TCS Daily

Mr. Greenspan's Opus

By Kevin Hassett - January 21, 2002 12:00 AM

On January 11, Federal Reserve Chairman Greenspan presented his most content-laden economic speech in many years. The speech, which was presented at the Bay Area Council conference in San Francisco, reviewed the past year's economic events and placed them into the context of history.

Greenspan also connected the latest data to the debate over the new economy, and provided hints as to the near-term course of Federal Reserve policy. There is no question that this speech will be viewed as one of the more interesting speeches in Greenspan's career, and will likely be printed in its entirety in Federal Reserve histories.

The buzz after the event was, of course, Greenspan's short-term pessimism, which surprised many observers, myself included. After reviewing the many positive and negative recent data, Greenspan uttered the following offending phrase:

"But I would emphasize that we continue to face significant risks in the near term. Profits and investment remain weak and, as I noted, household spending is subject to restraint from the backup in interest rates, possible increases in unemployment, and from the effects of widespread equity asset price deflation over the past two years."

Those seemingly tame words had a chilling effect. Before he took to the lectern, futures markets had pegged the probability of a rate reduction at the next Fed meeting on January 29 at 28 percent. After the speech, the markets viewed the chance of the move to be 70 percent.

That is an enormous change in expected policy but the real-world economic impact of this change will likely be small. Most observers recognize that the recession is approaching an end, and there are two possible endgames in popular discussion for the Fed.

First, the Fed chooses not to move in late January and announces that things now look better. The second is that the Fed reduces rates a quarter of a point and then announces that it believes that its work is done. Greenspan's speech signaled that the second option has been chosen. This choice, not really all that surprising, conforms to his general strategy of increasing the transparency of Federal Reserve actions. Beyond that, the speech contains little real information concerning how far off the recovery might be.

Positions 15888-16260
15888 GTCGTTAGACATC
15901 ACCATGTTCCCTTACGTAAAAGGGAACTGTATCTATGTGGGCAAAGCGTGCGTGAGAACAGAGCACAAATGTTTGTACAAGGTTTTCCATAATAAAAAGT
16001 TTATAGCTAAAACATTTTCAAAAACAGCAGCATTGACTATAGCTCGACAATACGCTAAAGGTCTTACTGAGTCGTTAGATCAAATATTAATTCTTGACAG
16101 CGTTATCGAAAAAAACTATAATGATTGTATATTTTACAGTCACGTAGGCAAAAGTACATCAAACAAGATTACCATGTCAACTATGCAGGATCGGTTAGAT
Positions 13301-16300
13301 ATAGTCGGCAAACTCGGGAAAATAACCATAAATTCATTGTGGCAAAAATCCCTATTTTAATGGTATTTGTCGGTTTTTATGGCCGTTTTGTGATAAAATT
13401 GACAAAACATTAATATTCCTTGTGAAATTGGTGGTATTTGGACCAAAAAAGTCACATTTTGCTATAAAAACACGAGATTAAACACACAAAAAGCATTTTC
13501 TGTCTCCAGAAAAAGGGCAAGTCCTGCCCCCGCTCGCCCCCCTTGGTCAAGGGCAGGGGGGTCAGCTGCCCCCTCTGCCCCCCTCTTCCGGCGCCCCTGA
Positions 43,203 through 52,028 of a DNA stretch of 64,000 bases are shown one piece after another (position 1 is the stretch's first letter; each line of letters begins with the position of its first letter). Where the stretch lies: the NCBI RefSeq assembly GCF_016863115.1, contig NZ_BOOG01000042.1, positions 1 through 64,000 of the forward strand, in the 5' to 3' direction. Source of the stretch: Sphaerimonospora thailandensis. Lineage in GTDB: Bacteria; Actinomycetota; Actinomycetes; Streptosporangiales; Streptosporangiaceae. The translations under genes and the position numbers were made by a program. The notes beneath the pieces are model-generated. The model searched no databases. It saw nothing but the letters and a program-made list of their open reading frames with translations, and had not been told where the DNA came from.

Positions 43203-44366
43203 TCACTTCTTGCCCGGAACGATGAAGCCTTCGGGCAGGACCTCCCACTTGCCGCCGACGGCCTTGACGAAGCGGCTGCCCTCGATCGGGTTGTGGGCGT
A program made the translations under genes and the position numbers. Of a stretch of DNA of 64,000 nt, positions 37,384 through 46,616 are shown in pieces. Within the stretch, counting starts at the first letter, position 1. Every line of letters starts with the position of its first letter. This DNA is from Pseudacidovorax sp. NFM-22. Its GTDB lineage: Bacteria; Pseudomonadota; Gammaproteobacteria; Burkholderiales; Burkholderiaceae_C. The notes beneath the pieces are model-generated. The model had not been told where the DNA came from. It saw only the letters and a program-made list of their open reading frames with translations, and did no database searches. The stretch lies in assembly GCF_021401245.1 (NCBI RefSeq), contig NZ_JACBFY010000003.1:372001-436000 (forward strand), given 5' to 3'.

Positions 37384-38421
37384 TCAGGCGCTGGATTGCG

Indeed, elsewhere in the speech, Greenspan presented ample causes for optimism, both near and long term. The biggest positive factor is the increasing evidence that new technologies have improved businesses' ability to function in a changing marketplace.

"But if the recent, more favorable developments continue and gather momentum, uncertainties will diminish, risk premiums will fall, and the pace of capital investment increase. Should those gains in investment materialize, they would, doubtless, embody the newest technologies. As we have witnessed so clearly in recent years, advances in technology have enhanced the growth of productivity, which, in turn, has been essential to lifting our standards of living."

How can we be so sure that the new technologies have been so successful? Productivity growth in the recession is, Greenspan adds, the decisive factor.

"Even as our economy slipped into recession, the growth of output per hour remained positive and, as I indicated earlier, has held up well even in the wake of September 11. Until last year, the hypothesis of an accelerated productivity trend had not been tested in the contracting phase of a business cycle. Recent developments have provided that test, and the early returns certainly look favorable to the hypothesis."

This is exactly the kind of test that Greenspan began musing about several years ago. The data now provide startling confirmation of Greenspan's earlier hypothesis. With productivity higher, the long-run potential growth rate of the economy is significantly higher, and the aggressiveness that monetary policy must exhibit toward inflation softened.

These themes have been treated often in recent years, but what makes the Greenspan speech so remarkable is that it serves as a perfect exemplar of what has made Greenspan so successful over the past 15 years. Rather than rely religiously on specific economic models, Greenspan has always maintained a healthy skepticism concerning their worth. While worried about old economic relationships when alarms were sounded, he has also eagerly sought new evidence that the old connections no longer exist. Most intriguingly, he has been willing to present the intellectual debate to the public as it developed. In past speeches, he warned that the productivity gains might be short-lived, that they might not survive a recession. Now that they have survived, the new view of the world, that, in the past, was once shrouded in linguistic qualifications, becomes a much more "favorable" hypothesis.

As Mr. Greenspan approaches the mid-point of what may be his final term as Chairman, speculation has begun to heat up concerning his possible successor. Candidates would do well to digest carefully the January 11 speech, as it perfectly characterizes the source of Greenspan's success. Bring to the job a willingness to consider the past as a guide to the future, but a simultaneous respect for the ability to surprise. Move policy in short, well-telegraphed steps so that market participants begin to trust that the Federal Reserve is not a main source of uncertainty, and so one can change policy on a dime if models turn out to be wrong. Finally, be open to the public about the difficulty of the job, and the humility that is brought to it. That way, if the world really is changing for the better, the Federal Reserve will do very little to stop it.

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